Measuring “increased understanding and knowledge of autism” is indeed not something that one can do and the “better diagnosis” theory is roundly disputed by proponents of theories of environmental agents as causing autism. Allen’s criticism of this theory differs though: He seems rather to mock those wishful thinkers who have, later in life, sought an autism diagnosis. Either you’re severely autistic, or you’re just a label-seeker.
Our son Charlie can be said to fall under the latter category, as his speech and academic and cognitive abilities are very limited, he will require 24/7 care for all of his life and has a history of sometimes extremely challenging behaviors that have made schooling in a separate center for autistic children necessary and preferable. However, Allen overlooks the fact that just being able to have more academic and communication abilities, to have a normal IQ, to go to college and even be married, does not mean that one does not have extreme challenges that can limit one’s opportunities and have effects on one’s health, income and many other areas.
Allen’s limiting an autism diagnosis to only a few who are severe according to his definition is dismissive and overlooks the fact that many do need support and understanding about their differences. He bases his claims on an assumption that, “back in the days” when autism was rare, we — well, doctors, psychiatrists, psychologists — knew precisely what autism was, diagnosed it accurately and did not miss any cases. Has he forgotten that “back in the days” many believed that the cause of autism was parents? That people would hardly seek out a diagnosis for their child that carried such a huge stigma? That an autism diagnosis was the equivalent of having a scarlet A on your forehead, as parents were blamed for causing autism by emotionally withdrawing from a child? That one reason for the increase in autism diagnoses is that we as a society have become more accepting of and open about having a child with a disability?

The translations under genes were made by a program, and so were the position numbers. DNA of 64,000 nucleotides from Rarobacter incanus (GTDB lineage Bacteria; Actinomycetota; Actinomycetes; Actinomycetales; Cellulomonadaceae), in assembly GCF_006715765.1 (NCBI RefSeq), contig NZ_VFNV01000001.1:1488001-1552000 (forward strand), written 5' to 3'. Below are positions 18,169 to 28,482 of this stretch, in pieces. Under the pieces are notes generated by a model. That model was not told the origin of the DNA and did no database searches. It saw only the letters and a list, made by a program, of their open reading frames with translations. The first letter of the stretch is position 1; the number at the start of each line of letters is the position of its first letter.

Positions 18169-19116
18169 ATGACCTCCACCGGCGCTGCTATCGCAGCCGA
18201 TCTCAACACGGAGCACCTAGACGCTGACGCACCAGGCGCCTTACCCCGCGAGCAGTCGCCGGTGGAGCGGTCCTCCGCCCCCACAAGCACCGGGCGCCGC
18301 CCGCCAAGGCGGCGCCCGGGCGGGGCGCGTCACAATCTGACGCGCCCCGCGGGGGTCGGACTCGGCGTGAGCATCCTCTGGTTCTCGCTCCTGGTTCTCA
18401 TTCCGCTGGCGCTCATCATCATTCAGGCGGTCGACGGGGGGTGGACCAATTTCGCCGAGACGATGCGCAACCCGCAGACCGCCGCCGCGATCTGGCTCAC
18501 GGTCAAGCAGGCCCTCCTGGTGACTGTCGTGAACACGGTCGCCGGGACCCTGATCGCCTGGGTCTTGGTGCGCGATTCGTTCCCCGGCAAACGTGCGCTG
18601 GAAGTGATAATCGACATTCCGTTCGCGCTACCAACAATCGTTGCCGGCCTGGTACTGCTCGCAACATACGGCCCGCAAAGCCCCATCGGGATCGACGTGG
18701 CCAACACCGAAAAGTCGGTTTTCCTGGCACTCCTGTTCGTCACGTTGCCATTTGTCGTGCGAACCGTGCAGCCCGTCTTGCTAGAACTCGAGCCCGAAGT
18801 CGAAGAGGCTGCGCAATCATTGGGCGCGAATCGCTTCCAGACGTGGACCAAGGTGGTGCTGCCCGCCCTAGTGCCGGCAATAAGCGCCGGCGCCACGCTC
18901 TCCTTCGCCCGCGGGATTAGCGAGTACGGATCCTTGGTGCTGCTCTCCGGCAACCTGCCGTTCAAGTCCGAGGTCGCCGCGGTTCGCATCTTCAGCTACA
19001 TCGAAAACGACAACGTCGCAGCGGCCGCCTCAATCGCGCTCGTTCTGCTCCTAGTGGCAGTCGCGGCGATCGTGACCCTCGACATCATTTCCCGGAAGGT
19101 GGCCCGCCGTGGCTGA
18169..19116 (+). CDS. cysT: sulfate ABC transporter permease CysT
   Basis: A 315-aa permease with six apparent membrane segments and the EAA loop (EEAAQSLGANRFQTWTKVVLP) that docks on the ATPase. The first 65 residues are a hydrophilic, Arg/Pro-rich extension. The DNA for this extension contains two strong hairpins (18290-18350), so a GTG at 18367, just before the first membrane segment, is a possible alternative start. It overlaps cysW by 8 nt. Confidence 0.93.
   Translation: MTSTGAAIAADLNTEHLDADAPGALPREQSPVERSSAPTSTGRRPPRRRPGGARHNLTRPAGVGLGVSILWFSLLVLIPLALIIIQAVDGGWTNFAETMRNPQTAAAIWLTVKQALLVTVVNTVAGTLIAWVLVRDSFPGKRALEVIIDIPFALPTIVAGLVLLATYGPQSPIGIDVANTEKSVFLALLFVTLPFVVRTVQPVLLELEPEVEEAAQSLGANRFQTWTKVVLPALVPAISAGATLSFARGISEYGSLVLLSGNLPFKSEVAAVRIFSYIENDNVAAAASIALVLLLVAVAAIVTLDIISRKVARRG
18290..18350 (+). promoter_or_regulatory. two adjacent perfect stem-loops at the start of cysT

That, in other words, it might really be better that autism has become so “popular.” At least children and others who need help and support have the chance of getting these rather than suffering due to some unknown, unnamed condition.
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